Arkansas breaks ranks on ‘Obamacare’ with some surprising results: When it comes to health, Oklahomans could find a lot better role models than their cousins in Arkansas. On the other side of the border, more folks smoke, eat and drink too much, and a lot of them die earlier than they should. And on down the line: In air pollution, chlamydia, dentists per-capita, heart attacks, infant mortality, infectious disease, low birth-weight babies, strokes, teen births, and violent crime, both states are lousy, but but we’re a little less so. Until you get to health insurance coverage [Tulsa World].

Policy makers discuss criminal justice reform in Oklahoma: Oklahoma leaders involved in criminal justice reform came together Thursday night to discuss the impact state legislation is making on the state, offenders and Oklahoma communities. Former House Speaker Kris Steele Steele said he realized that from 2000 to 2012, every discussion or decision made involving criminal justice policy was made not only in the name of increasing public safety, but was also primarily based on emotion, fear and anecdotes [Norman Transcript]. The panel discussed the failure of imprisonment without rehabilitation, saying that Oklahoma is simply warehousing offenders [Red Dirt Report].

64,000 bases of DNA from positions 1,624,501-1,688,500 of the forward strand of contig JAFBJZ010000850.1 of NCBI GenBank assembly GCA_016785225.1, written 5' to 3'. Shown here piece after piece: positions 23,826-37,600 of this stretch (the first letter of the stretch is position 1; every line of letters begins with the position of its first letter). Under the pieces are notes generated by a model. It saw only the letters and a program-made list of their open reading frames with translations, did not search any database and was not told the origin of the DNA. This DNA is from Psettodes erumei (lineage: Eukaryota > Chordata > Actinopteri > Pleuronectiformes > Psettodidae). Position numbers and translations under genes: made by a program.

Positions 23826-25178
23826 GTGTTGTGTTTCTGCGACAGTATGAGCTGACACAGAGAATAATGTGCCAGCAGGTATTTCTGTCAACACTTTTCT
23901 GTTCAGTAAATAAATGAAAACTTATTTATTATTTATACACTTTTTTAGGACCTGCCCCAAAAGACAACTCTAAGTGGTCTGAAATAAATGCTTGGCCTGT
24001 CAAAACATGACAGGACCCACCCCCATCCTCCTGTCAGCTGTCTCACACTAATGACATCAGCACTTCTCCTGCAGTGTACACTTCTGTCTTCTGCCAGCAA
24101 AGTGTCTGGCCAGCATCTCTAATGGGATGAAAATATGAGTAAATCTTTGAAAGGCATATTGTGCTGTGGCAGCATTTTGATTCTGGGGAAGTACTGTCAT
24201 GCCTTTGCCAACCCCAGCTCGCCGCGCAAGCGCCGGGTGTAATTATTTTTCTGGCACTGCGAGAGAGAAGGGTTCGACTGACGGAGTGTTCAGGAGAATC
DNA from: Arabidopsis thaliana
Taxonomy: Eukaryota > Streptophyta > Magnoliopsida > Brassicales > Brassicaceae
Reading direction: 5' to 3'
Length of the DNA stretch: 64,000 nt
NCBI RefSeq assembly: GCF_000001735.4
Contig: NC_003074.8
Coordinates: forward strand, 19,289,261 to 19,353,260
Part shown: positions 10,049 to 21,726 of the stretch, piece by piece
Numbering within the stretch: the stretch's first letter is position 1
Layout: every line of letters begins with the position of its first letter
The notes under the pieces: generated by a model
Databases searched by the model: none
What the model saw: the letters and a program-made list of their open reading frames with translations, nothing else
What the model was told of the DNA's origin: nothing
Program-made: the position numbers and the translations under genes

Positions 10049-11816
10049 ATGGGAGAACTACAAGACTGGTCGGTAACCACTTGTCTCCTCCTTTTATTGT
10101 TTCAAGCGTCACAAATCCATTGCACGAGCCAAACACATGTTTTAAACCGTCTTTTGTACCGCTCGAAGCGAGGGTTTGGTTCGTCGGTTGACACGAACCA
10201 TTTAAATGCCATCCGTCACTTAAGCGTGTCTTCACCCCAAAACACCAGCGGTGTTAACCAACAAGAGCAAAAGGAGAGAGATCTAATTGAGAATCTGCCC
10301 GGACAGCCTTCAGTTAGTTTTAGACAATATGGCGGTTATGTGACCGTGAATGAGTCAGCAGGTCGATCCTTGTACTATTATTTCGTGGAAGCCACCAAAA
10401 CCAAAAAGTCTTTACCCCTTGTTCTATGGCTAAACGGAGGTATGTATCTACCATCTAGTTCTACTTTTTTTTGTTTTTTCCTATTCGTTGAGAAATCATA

OK County sheriff’s request highlights need for justice reform: Oklahoma County Sheriff John Whetsel last week asked District Judge Ray C. Elliott to allow him to charge offenders $48.05 per day for the time they spend in the jail before conviction. Presently, inmates are charged $44.51 per day. The increase, Whetsel says, is needed to help him cover his costs. Yet the request comes as concerns are mounting about how costly incarceration can be for those locked up at the jail — a population made up largely of people with limited means [NewsOK].